In terms of programmer challenges ahead, Microsoft points to the same obvious (but nonetheless true) predicament faced by many i.e. the need to extend their line of business (LoB) applications and processes further into hybrid and cloud-based environments.

As something of an answer to the challenges faced by developers today Microsoft says it is extending Visual Studio Online (Microsoft's cloud-based ALM offering) by releasing a set of APIs and "service hooks providing integration points" to 3rd party services. It's all about making Microsoft platforms look attractive enough and flexible enough for a world that DOES NOT ONLY INCLUDE Microsoft.

The company also announced further enhancements to its DevOps portfolio (who isn't these days?) to allow users to use PowerShell Desired State Configuration (DSC) with an initial set of scripts to help ease configuration, automation and management of on-premises and Azure VM-based cloud infrastructure.

NOTE: There was also the OpsHub TFS to Visual Studio Online Migration Utility, teams using TFS on-premises are now able to migrate their most commonly requested data including source code, work items, test cases, and test results to their Visual Studio Online account.

VM images for Win 7 and Windows 8.1 client

In official statements Microsoft has said that it is also announcing MSDN subscribers will now be able to utilize an on-demand dev/test environment for their Windows client applications on Azure. Available today Virtual Machine images for Windows 7 and Windows 8.1 client will be available in the Azure virtual machine gallery.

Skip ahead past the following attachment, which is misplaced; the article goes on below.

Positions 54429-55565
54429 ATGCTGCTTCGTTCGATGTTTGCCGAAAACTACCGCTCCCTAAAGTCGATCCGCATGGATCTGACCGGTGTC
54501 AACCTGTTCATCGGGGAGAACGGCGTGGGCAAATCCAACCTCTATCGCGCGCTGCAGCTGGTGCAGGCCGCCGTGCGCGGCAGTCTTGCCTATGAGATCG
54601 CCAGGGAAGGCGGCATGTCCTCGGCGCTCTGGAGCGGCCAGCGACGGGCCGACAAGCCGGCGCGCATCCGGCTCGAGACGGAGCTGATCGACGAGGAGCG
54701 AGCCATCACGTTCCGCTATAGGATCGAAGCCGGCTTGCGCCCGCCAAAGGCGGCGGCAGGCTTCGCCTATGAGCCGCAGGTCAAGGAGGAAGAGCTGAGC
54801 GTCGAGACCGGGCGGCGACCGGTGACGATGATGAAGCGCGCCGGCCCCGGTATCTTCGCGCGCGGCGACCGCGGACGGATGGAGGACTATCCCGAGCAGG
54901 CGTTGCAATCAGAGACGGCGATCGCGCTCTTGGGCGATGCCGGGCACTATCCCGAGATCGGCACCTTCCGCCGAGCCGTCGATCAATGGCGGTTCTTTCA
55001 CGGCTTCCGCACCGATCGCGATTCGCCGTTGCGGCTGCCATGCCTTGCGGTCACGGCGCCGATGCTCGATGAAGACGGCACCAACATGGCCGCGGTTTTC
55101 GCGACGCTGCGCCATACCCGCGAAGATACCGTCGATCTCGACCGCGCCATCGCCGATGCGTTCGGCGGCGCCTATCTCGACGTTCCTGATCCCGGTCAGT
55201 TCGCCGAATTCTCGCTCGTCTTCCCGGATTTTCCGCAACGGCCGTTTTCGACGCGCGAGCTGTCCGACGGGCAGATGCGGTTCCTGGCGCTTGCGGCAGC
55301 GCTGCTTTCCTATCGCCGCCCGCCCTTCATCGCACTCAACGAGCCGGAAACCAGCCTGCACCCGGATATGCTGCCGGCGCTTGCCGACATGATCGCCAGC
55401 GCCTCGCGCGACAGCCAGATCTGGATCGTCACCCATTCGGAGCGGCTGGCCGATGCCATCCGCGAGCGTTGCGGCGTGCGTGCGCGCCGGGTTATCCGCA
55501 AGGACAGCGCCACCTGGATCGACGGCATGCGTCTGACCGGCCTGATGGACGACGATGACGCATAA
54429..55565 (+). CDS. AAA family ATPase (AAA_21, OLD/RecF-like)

"MSDN subscribers now have access to virtual machine images for Windows 8.1 and Windows 7 in the Azure VM gallery. These images make it even easier for MSDN users to do development and test in the cloud on Azure using their existing benefits. These images build on top of the Visual Studio 2013 images already in the gallery, and the Azure credits benefit that all MSDN subscribers have access to," said the company.

Microsoft also made note of last month's developer updates which included updates on a variety of new investments in .NET primarily around the core of .NET and device development for Windows. This included universal Windows apps, the .NET Native ahead-of-time compiler, the .NET Compiler Platform ("Roslyn") including new C# and VB compilers and a preview of new language features being considered for C# 6.

"On top of these releases, we also announced the formation of the .NET Foundation, an independent organization created to foster open development and collaboration around the growing collection of open source technologies for .NET. Throughout the last month, we've seen tremendous excitement around the .NET Foundation, with 27 projects submitting proposals to move into the Foundation," according to the company.

Multi-Device Hybrid Apps for Visual Studio 2013 lets developers choose the multi-device strategy best suited for their needs. Developers can use these tools to take advantage of features in Visual Studio such as IntelliSense and syntax highlighting for HTML, CSS, and JavaScript web projects — to code, package and debug apps for multiple mobile devices, including Android, iOS and Windows.